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Some time in 2026 the redevelopment of the Royal Sussex County Hospital in Brighton might be finished – several years late and considerably over budget.
HSJ understands the first stage of the work is not now likely to be completed before the autumn of next year – more than two years later than scheduled. The trust is not disclosing how much the entire development is now projected to cost but it is far more than the £485m projected in the full business case.
Assuming the trust does get the money it needs to finish the redevelopment – the remaining parts of which are rather ominously being “updated” with the national new hospitals programme team – what will it mean?
First, of course, Brighton and the wider catchment area will have a first-class building which should enhance the care on offer to patients, hopefully allow some repatriation of work which currently goes to London and produce some efficiencies.
However, the likelihood is that University Hospitals Sussex Foundation trust, which now runs the hospital, will face some extra bills, even if the government funds the overspend through public dividend capital.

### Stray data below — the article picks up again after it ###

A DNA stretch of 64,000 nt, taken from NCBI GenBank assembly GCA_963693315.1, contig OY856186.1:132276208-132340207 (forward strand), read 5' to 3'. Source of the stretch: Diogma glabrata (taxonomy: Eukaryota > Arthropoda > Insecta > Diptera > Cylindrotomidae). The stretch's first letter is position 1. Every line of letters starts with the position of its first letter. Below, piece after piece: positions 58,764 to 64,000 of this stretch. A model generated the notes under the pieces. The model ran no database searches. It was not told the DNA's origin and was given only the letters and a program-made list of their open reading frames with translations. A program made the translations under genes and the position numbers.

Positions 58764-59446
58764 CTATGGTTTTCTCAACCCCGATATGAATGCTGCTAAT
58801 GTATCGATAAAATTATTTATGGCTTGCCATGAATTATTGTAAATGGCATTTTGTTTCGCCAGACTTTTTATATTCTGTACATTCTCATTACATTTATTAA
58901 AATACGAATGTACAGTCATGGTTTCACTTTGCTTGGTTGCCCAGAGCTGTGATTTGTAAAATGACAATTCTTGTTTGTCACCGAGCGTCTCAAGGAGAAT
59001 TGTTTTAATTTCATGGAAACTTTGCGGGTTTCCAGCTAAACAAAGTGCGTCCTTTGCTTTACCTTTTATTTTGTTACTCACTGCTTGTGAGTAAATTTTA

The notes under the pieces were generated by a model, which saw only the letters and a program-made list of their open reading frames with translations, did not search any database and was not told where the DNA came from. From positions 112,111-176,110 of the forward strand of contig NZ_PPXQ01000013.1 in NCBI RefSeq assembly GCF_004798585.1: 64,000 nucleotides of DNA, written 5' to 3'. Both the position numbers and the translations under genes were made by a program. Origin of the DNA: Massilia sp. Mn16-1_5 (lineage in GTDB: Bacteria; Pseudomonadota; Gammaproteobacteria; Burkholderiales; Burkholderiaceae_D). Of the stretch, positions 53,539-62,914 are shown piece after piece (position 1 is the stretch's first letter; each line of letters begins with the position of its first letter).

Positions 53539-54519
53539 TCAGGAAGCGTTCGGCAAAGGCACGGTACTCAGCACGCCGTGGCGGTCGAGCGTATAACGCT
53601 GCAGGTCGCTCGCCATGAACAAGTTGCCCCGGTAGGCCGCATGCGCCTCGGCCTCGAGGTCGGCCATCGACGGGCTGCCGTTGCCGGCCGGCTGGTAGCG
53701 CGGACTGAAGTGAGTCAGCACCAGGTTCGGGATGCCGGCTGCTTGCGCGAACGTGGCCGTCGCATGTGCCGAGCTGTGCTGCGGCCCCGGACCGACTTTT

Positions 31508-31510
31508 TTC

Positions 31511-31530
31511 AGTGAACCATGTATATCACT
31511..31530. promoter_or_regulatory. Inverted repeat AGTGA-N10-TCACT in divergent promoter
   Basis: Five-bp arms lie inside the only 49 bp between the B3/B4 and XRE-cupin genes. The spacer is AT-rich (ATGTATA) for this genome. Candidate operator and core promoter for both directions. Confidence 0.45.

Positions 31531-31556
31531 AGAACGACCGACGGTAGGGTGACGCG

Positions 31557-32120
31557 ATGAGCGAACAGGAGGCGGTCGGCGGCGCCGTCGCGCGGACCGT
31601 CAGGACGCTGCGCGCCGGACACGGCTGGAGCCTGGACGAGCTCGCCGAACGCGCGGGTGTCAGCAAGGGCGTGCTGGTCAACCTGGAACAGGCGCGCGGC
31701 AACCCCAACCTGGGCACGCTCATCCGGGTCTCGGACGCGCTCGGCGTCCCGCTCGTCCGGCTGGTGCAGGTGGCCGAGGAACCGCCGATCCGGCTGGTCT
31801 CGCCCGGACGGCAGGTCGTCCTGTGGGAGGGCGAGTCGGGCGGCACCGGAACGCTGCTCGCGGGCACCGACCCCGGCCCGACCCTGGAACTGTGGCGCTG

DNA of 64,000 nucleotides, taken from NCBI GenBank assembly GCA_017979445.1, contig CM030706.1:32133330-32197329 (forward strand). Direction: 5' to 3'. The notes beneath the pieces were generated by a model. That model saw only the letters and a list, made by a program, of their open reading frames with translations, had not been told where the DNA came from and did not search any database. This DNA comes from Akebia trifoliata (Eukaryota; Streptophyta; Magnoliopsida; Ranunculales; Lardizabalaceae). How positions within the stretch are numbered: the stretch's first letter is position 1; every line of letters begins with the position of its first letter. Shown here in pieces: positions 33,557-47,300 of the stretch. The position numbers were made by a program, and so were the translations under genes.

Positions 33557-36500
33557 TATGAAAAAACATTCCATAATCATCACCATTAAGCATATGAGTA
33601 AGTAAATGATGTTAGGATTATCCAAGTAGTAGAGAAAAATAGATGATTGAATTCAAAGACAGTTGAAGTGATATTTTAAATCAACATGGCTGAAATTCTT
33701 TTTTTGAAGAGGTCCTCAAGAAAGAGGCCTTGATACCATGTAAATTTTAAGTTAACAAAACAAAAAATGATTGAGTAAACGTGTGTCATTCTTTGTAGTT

The trust would, of course, endeavour to increase income and cost improvements to counter this. But the full business case from 2015 suggested mitigations could include omitting high cost elements of future service developments; withdrawing from unprofitable services; consolidating the trust’s estates by vacating some rented sites; and making “global changes” to its cost base. In the event of longer than expected construction, omitting service development costs was in the firing line.
No one wants it to happen, but the board of UHSussex may have to make some unpalatable choices over the next two to three years.
Nowhere to go
The pressures of delayed discharge have been growing since the spring but are still lower than pre-covid, according to data seen by HSJ.
The number of hospital bed days occupied by people who are medically ready to be discharged has been growing steadily and is now higher than in the winter, but is substantially lower than before the pandemic.
Since spring last year, there have been measures and funding in place to speed up discharge, to keep more hospital space free. The main initiative is known as “discharge to assess”, for which government funding is due to run out at the end of September.
Senior managers and clinicians who spoke to HSJ about the current pressures called for it to be renewed. They said some of the increase in long waits for discharge was due to the growing numbers of non-covid admissions since the spring, increasing acuity (seriousness of illness), and pressure across the health and care system growing over that period.